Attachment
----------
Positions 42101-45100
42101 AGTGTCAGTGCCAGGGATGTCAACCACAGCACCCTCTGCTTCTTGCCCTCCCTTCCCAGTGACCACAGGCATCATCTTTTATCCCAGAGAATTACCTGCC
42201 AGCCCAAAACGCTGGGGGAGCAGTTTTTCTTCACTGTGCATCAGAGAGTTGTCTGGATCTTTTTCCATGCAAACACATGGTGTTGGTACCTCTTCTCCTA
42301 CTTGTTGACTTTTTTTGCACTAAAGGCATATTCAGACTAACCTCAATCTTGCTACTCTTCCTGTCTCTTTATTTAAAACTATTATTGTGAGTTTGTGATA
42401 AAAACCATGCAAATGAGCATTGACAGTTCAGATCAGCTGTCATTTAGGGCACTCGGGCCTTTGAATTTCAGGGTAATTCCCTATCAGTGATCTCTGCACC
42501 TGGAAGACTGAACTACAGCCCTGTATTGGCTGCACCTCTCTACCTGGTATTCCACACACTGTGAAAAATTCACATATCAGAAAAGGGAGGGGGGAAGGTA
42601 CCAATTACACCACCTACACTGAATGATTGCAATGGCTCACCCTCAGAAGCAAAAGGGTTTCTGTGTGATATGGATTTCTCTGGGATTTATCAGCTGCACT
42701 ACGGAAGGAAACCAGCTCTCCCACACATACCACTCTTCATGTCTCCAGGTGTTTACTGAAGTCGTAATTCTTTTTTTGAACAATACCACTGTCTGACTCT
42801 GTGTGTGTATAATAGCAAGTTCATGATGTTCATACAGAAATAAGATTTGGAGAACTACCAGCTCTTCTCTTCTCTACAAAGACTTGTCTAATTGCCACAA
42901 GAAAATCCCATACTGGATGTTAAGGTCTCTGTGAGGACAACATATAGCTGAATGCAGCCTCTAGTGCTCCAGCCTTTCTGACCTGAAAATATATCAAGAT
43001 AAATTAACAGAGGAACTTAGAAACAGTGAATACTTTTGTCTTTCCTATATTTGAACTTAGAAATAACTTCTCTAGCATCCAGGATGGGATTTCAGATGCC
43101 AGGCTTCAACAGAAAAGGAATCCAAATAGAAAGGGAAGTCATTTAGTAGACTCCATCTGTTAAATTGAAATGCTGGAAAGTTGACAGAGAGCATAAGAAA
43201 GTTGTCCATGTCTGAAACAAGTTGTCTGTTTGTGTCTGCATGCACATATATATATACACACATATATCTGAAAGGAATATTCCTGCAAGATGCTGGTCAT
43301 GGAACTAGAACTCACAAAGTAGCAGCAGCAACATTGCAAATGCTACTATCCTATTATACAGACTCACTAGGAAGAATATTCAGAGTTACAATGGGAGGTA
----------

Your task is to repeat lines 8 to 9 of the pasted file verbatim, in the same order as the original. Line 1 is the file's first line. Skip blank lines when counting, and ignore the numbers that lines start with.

42701 ACGGAAGGAAACCAGCTCTCCCACACATACCACTCTTCATGTCTCCAGGTGTTTACTGAAGTCGTAATTCTTTTTTTGAACAATACCACTGTCTGACTCT
42801 GTGTGTGTATAATAGCAAGTTCATGATGTTCATACAGAAATAAGATTTGGAGAACTACCAGCTCTTCTCTTCTCTACAAAGACTTGTCTAATTGCCACAA